Why Clickthrough is a Terrible Engagement KPI

Dwell on Branding Research Report, April 2010 (Microsoft Advertising)

Dwell on Branding Research Report, April 2010 (Microsoft Advertising)


Clickthrough used to be king. Now it's barely a squire.

Display advertising is about delivering value to a brand, whether it means increasing awareness or perception, or nudging consumers further along the purchase funnel. However, the predominant metric in digital advertising continues to be clickthrough rate (CTR), even though it's an unimportant measure of a display ad's effectiveness.

Come again?

I'll repeat: CTR is an unimportant measure of a display ad's effectiveness.

This isn't a matter of opinion.

  1. Only a small segment of the overall online audience actually clicks on display ads. According to a comScore study, 8% of Internet users account for 85% of all display ad clicks, and 72% are uncomfortable clicking on ads altogether. By measuring clicks, you ignore the impact an ad has on almost three-quarters of your audience.
  2. Those that do click a lot are an unattractive audience. A study conducted on behalf of Starcom and Tacoda showed that "heavy clickers," those 6% of Internet users that constitute 50% of all ad clicks, skew younger (25-44) and less affluent (household incomes under $40,000).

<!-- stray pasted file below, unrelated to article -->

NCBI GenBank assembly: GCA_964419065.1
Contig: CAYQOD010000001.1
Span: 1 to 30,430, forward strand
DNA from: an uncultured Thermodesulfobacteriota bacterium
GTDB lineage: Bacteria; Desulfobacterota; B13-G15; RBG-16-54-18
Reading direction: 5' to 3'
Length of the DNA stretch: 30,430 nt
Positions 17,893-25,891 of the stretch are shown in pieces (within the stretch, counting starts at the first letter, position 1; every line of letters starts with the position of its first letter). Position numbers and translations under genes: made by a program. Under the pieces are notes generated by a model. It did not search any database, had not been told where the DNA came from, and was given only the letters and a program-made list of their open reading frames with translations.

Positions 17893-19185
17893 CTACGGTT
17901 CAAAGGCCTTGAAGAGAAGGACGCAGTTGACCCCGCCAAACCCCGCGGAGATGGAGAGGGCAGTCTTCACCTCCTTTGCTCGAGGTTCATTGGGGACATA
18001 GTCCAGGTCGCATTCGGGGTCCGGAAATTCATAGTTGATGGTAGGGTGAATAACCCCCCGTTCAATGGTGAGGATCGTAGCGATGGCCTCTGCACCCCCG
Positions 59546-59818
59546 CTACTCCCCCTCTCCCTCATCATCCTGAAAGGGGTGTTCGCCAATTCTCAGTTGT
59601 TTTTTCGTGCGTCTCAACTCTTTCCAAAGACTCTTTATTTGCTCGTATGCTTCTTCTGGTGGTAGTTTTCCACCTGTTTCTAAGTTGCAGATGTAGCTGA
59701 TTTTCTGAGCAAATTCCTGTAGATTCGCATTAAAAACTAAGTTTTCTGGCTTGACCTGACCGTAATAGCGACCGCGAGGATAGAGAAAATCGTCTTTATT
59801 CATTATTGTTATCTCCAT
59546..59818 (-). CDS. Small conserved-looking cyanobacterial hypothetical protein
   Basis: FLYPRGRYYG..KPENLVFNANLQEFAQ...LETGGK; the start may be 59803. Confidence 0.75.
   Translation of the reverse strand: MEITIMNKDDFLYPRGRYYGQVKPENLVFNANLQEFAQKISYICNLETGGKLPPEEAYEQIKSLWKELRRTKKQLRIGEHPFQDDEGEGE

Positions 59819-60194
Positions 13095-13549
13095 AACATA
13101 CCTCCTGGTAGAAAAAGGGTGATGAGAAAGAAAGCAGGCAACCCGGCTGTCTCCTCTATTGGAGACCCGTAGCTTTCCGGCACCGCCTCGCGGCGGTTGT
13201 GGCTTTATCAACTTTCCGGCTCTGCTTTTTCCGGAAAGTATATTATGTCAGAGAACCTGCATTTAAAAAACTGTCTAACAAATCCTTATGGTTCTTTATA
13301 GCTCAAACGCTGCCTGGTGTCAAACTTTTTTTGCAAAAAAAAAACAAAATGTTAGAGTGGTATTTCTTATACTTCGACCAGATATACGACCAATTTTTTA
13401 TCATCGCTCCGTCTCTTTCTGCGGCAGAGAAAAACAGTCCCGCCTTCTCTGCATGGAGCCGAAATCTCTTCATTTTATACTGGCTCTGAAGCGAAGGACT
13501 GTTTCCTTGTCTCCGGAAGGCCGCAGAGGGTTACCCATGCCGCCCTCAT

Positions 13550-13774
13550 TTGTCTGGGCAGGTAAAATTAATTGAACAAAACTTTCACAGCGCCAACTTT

3. Clicks don't correlate to conversion. Whether a conversion means a purchase or a request for more information, ad clicks correlate remarkably poorly (r = 0.01), according to a study commissioned by comScore and Pretarget.

If clicks are a lousy measure of a display ad's ability to deliver value, then what's better? Research points in the right direction.

The comScore/Pretarget study found the factor that correlated with conversion most strongly was ad interaction or hover (r = 0.49). Research conducted by MediaMind bolsters this conclusion: increasing hover from 5% to 15% led to a 45% increase in conversion.

Similarly, research by Microsoft Advertising found that longer "dwell times" (hover/interaction) correlated with likelihood of branded searches. The study looked at 800 campaigns, and segregated results based on how long on average users spent engaging with the ad. Those campaigns in the top 10% with respect to dwell time spurred more than three times (39%) the branded searches of those in the bottom decile (12%).

A case study prepared by Microsoft Advertising looked at a technology advertiser with high-engagement ad creatives (homepage takeover, expansion, wallpaper) and high dwell time (50% higher than the tech vertical average). The results were impressive:

  • Branded search: 14% more likely
  • Site visits: 3.75x more likely
  • Ad recall: 61%
  • Brand awareness: 7 basis-point increase (from 40% to 47%)
  • Brand favorability: increased from 15% to 34%
  • Purchase intent: 3 basis-point increase (from 67% to 70%)

So what does matter? Metrics like hover time, interaction rate, and engagement rate are far better indicators of how useful or entertaining an ad is, and the more a user interacts with an ad, the more likely it will leave a lasting—and positive—impression.